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IAP frustrated with slow pace on improving investor protection

Regulators remain stalled on critical investor protection issues, such as adopting a “best interest” standard and eliminating embedded commissions, the Ontario Securities Commission’s Investor Advisory Panel (OSC IAP) states in its 2017 Annual Report published on Wednesday.

Last year, the IAP anticipated “transformational improvements in investor protection,” thanks to the expected implementation of a “best interest” standard and regulatory action to eliminate embedded fees, the report states.

However, these efforts have faced “headwinds,” and the IAP finds itself in much the same place as it was a year ago. “At this time, we are left with many of the same questions for investor protection around best interest, embedded fees, and the future of the evolving Canadian regulatory governance structure. This year, the panel again calls for the satisfactory and timely resolution of these issues,” the report states.

“The panel understands that OSC staff is working toward proposals for implementation of these priorities, says Letty Dewar, IAP chairwoman, in a statement. “But members are also becoming frustrated with the slow pace.”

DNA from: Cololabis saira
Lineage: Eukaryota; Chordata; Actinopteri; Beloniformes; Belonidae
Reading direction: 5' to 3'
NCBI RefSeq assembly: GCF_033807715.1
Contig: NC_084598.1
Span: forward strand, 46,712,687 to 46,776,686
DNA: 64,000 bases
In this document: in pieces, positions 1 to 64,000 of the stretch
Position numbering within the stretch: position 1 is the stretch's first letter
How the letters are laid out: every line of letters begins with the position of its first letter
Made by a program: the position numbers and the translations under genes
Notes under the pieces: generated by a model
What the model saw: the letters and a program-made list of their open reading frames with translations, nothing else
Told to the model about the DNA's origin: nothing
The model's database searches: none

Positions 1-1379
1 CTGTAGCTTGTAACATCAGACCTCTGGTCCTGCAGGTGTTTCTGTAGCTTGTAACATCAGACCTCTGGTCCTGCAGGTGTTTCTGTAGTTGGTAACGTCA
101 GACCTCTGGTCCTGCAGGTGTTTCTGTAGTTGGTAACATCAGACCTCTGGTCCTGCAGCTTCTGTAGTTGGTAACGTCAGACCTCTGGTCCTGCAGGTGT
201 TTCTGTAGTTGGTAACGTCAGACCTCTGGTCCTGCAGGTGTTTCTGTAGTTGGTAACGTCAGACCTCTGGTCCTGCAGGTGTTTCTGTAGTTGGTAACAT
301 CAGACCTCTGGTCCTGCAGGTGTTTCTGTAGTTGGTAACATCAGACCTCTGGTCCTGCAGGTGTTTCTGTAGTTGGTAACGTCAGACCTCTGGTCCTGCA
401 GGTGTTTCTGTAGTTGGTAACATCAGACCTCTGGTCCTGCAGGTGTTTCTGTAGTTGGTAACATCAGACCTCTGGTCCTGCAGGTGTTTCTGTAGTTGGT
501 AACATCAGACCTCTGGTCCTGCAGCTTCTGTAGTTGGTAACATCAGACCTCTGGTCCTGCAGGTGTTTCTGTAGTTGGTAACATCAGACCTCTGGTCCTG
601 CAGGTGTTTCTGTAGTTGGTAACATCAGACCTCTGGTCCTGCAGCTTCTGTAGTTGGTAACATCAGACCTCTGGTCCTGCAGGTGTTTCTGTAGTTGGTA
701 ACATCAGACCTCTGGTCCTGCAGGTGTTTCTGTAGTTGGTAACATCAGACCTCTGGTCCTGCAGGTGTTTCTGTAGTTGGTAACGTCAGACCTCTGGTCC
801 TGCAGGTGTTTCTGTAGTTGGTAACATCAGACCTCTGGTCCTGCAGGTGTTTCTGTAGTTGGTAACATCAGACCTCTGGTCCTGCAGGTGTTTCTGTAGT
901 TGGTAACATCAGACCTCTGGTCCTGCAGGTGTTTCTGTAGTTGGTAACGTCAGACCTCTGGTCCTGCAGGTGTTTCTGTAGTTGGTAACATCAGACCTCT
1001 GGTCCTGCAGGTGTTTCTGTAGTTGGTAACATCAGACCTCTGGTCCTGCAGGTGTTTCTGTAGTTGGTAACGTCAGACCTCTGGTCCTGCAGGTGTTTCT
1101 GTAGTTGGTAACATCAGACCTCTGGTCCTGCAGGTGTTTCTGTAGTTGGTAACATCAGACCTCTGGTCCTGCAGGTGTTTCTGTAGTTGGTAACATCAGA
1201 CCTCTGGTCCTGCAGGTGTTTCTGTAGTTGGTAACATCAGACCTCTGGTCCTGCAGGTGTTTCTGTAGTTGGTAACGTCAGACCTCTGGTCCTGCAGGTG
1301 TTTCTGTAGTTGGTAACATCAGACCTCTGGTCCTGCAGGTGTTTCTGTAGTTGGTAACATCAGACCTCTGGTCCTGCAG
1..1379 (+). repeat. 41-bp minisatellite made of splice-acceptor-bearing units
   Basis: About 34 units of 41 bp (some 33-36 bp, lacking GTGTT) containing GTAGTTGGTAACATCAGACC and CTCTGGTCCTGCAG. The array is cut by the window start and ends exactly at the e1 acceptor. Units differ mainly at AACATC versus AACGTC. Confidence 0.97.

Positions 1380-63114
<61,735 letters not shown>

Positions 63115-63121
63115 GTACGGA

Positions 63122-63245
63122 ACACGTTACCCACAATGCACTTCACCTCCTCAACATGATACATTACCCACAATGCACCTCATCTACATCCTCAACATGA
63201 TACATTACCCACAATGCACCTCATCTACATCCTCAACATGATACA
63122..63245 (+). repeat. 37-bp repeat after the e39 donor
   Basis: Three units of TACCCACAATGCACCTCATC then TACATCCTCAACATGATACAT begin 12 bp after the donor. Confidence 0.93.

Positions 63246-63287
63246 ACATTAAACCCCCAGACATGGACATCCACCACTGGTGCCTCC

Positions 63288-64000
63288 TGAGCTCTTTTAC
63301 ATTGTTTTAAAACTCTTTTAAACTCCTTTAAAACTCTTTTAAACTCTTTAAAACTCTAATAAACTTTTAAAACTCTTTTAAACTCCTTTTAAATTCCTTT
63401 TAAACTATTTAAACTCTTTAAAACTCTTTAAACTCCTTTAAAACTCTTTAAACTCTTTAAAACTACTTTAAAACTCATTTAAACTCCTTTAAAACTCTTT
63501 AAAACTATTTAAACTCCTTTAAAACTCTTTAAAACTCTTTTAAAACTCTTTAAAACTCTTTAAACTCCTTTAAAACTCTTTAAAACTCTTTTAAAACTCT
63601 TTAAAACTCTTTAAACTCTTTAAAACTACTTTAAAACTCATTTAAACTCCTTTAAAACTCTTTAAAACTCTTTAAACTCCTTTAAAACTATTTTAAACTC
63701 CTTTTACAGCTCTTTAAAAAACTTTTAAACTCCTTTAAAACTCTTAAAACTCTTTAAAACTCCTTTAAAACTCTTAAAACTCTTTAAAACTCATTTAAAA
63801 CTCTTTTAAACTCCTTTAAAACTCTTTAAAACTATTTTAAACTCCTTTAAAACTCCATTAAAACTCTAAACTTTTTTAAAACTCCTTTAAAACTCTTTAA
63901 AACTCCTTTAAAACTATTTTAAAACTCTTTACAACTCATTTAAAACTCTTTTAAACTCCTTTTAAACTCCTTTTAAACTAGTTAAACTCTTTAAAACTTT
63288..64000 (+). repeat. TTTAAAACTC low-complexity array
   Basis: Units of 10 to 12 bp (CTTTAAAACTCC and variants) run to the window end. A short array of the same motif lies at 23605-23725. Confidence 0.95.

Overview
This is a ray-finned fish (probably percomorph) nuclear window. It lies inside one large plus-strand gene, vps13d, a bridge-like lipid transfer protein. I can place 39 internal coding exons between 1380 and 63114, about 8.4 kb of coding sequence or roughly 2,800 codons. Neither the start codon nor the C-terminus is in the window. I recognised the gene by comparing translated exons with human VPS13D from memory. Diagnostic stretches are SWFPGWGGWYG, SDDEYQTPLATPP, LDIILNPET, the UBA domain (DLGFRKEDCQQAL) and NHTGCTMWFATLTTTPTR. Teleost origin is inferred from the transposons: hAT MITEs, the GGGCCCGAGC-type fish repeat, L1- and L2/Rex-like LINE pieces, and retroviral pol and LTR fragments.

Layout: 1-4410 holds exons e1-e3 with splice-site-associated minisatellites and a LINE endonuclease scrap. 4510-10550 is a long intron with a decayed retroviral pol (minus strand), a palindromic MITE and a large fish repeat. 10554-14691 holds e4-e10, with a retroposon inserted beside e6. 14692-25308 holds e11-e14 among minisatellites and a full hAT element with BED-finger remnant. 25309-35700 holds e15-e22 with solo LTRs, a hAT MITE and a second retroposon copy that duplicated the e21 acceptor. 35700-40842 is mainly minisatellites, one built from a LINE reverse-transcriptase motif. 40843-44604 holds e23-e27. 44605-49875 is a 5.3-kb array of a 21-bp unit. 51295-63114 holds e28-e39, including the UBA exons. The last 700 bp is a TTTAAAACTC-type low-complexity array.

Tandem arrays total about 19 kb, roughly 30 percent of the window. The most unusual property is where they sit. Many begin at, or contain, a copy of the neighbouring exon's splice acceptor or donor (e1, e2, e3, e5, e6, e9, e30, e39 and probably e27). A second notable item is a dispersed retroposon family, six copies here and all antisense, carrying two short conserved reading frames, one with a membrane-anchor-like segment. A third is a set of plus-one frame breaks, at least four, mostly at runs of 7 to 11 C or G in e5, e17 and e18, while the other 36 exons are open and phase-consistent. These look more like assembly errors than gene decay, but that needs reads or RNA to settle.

The IAP stresses that it will continue to call on regulators to adopt a best interest standard as soon as possible.

“We will focus on how best interest is defined and how it is likely to be interpreted by the courts, given that many advisors are apprehensive about potential legal liability,” the report states.

The IAP is also calling for the elimination of embedded commissions as soon as possible.Also readReport outlines FAIR Canada’s achievements

Other policy issues on the panel’s agenda for the year ahead include: proficiency and title reform; improving investor access to redress; and incorporating investor-friendly governance features into the planned co-operative capital markets regulator (CCMR).

Additionally, the IAP plans to work on developing a national voice for investors to help counterbalance the industry’s influence with policy-makers “by fostering national, broadly representative, and well funded investor advocacy in Canada that would be in a position to participate in an effective and sustainable manner with government, regulators (including the new CCMR and the SROs) and industry in the development and articulation of future regulatory policy.”

Source: Investment Executive